3. Collaborate on goals
The happiest and most valuable employees are the employees that understand how their work translates to company success. They get it. Without this understanding, an employee’s manager is no longer a manager but a babysitter or a person that barks orders. But leaders are responsible for exposing employees to this mindset, by explaining company initiatives and describing how the employee’s work aligns to those initiatives. For this reason, effective employee reviews happen when employees and managers collaborate on employee goals. With a basic understanding of what the company aims to achieve for the month, quarter, year, or whatever timeframe, encourage employees to create their own goals for the period. Aside from helping employees get more engaged in the business, there are also some psychological benefits. Research shows that when we create our own goals, the emotional and strategic parts of the brain work together to plan for and envision the goal, turning our attention away from less productive thoughts and events that aren’t aligned to our goals. When an employee then creates his or her own goal that a leader then reviews and/or tweaks, the employee is more emotionally and mentally committed to the goal that if we as leaders were to just prescribe them goals. When we encourage employees to create specific challenging goals, studies show these difficult goals will actually lead to higher performance than easy goals (such as “do your best), or no goals at all. Because mindset is critical to achieving any goal – regardless of it being personal or professional, this step is key to making a valuable performance discussion.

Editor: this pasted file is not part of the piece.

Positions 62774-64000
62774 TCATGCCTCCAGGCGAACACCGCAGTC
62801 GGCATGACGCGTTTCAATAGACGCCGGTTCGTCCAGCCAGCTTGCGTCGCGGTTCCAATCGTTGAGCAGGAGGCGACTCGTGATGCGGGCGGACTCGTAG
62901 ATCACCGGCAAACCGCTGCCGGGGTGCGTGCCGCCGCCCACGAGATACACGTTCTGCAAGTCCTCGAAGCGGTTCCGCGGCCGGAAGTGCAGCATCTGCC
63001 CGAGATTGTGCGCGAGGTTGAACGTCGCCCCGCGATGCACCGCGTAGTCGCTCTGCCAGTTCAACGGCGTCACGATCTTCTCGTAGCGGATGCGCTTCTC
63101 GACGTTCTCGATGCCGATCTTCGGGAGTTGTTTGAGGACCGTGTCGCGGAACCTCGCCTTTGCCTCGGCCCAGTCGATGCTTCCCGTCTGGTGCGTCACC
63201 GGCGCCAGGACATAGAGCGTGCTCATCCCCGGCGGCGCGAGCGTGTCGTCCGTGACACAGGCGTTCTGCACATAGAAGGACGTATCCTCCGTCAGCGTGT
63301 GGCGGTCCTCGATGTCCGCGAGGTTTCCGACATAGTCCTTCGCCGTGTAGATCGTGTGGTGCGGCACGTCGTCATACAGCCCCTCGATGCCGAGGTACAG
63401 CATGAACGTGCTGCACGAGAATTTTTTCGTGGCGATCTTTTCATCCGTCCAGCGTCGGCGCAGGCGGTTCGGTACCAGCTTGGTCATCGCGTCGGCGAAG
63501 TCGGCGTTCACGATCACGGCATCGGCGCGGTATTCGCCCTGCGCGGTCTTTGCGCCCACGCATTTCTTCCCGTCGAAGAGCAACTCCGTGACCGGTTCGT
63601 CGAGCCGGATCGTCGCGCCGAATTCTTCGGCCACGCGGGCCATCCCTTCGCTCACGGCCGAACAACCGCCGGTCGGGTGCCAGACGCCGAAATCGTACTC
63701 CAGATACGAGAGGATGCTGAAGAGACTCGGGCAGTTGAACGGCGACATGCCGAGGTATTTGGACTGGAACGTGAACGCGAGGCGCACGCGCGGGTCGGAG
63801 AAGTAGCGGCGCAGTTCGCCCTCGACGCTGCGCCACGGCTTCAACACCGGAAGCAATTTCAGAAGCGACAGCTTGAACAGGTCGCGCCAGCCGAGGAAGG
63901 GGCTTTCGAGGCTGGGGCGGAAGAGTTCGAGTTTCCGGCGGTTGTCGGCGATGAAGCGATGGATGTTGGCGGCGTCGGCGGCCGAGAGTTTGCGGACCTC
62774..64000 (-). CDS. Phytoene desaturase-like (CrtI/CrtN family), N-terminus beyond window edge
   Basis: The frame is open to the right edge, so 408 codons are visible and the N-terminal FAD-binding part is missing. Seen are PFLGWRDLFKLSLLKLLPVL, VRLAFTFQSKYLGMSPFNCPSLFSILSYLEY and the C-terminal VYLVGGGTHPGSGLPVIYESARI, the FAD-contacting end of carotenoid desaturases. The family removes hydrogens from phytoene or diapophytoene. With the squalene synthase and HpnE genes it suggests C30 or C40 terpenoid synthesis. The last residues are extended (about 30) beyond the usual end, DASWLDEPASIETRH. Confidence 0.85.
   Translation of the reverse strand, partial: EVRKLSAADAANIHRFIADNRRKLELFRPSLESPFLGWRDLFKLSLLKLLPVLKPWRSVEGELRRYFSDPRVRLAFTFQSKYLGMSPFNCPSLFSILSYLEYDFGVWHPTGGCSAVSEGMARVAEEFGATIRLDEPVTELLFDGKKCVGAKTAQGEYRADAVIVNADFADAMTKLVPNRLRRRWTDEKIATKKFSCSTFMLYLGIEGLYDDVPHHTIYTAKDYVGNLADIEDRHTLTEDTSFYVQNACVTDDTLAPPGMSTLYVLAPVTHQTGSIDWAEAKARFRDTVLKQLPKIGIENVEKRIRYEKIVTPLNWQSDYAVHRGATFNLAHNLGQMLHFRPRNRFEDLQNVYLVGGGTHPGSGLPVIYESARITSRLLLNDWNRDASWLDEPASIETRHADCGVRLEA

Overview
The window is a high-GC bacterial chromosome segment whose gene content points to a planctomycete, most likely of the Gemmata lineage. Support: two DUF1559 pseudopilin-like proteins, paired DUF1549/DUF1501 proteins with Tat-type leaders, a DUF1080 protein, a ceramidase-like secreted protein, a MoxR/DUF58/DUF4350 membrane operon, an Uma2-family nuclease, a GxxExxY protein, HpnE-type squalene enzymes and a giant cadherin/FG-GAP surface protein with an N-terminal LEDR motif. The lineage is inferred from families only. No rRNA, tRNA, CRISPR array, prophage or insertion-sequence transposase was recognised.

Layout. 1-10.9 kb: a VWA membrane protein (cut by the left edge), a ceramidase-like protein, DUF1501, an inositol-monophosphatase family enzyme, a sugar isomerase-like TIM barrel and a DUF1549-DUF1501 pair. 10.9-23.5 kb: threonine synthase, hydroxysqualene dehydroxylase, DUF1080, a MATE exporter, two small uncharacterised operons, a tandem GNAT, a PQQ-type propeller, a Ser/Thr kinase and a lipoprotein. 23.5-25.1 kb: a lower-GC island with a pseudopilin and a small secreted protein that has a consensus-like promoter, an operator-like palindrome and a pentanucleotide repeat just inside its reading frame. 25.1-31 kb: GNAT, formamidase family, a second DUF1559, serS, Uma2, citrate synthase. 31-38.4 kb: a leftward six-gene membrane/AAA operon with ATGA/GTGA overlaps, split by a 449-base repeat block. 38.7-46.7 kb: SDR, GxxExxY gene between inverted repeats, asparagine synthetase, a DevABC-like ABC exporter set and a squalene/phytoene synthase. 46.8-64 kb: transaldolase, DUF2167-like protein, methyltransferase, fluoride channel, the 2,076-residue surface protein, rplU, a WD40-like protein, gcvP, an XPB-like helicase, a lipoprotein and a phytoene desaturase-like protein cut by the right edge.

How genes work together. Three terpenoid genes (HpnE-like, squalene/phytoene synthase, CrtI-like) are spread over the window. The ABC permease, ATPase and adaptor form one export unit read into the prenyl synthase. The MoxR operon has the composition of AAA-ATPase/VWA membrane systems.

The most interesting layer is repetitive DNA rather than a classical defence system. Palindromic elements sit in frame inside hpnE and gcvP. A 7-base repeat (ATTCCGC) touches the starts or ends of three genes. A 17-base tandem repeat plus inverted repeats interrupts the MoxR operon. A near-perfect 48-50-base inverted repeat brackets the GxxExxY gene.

Like any interaction with employees, it’s more valuable to both parties when it’s an exchange, not one-way feedback. Historically, performance appraisals were one-way discussions in which a manager advises each employee of how well or poorly he/she performed over the year. Is it any wonder we all dread this process? By implementing these three simple strategies in your performance management process, you solve for a healthier and more effective feedback loop in which leaders work with employees to achieve success. More successful companies start with more successful people and feedback paves the way.
I was 16 and it was my first real sparring match. Although I started karate when I was 13, I had braces. For safety reasons, we weren’t allowed to spar with braces, so my training in sparring was delayed, significantly. I was three years behind everyone else my age and I was TERRIFIED of being punched in the face. Thinking back now, I’m not sure if I was more afraid of the pain or crying in front of everyone like a baby. To make things worse – I’d always been afraid of ending up with a nose like my dad and knew having it broken in a fight would not help my situation. This was the day I learned how to fight…not because of any tip, trick, move, or skill. On this day, I was punched square in the nose, hard. A loss I still reflect on often, this is the day, the pivotal moment, that led me to go onto become the #2 ranked female collegiate fighter in the nation just three years later.